Struggles for the Forests

The Waterway aims to connect the Amazon to the world. But that argument is based on the idea that we are disconnected in the Amazon. That is not true. What it really wants to do is place the Amazon in service of capital, razing peoples.

“If our land, water sources, air and livelihoods are being destroyed by geothermal exploration and exploitation, how can this energy be called “clean”? “Clean” for whom?”

The construction of the Suzano Pulp and Paper mill—along with nearby highways, the constant transport of wood, and the massive influx of workers—has brought a lot of devastation to communities. This is the testimony of an activist who is fighting for the territory.

After the cancellation of the Baram mega-dam in 2016, the villagers of Long Liam, who were among the thousands opposing the construction of a mega dam, joined forces to install the very much needed power source in their community.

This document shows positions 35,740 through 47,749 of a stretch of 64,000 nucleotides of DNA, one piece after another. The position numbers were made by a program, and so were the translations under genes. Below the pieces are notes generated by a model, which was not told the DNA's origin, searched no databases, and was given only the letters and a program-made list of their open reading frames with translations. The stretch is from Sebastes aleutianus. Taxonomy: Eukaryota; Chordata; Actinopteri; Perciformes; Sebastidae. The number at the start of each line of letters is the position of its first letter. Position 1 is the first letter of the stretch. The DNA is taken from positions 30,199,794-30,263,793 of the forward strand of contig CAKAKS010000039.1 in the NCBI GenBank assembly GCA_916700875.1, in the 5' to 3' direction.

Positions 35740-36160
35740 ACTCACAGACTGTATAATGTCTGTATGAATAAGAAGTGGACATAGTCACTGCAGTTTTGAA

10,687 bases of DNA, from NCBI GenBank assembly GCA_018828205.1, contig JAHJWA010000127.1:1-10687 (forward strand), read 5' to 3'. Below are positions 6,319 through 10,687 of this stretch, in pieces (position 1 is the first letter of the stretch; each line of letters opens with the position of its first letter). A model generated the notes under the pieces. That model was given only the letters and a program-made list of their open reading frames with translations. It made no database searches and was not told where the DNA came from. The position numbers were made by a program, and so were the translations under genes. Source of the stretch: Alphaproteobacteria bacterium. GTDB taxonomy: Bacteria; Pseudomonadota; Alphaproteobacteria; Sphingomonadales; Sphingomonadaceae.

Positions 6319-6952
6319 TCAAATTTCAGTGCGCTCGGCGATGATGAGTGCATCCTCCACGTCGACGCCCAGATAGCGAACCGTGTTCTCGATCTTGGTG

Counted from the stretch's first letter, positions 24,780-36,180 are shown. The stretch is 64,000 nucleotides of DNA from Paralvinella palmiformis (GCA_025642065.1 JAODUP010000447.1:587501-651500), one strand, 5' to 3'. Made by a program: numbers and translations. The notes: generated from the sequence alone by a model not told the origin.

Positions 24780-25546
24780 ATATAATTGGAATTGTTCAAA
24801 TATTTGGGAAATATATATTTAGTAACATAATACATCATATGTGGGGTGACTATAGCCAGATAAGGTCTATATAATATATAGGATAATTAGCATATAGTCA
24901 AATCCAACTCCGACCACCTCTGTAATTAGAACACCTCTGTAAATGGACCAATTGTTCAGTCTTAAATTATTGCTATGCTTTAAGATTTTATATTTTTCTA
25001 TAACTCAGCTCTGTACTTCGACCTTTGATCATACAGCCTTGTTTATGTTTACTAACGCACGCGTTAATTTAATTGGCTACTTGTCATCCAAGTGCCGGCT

The fight against the Belo Monte Hydroelectric Dam is still alive; but peoples of the territory have to deal with the denial of their basic rights, the increase in violence in the city and countryside.

Millions of hectares of mostly forested areas in Malaysia have been targeted for developing monoculture plantations –including expanding timber plantations-, however, many of these have not been fully developed yet.

A long cycle of state repression in India now sees new amendments to the colonial Indian Forest Act which would not only make forest bureaucracy more powerful than ever, but would also de facto put an end to the landmark Forest Rights Act.

The expansion of oil palm and logging in Wimbí is a fact. And in both cases, the protagonist is the same: the land trafficker who allowed the palm company, Energy & Palma, to enter. This new cycle of dispossession threatens the culture and survival of the community.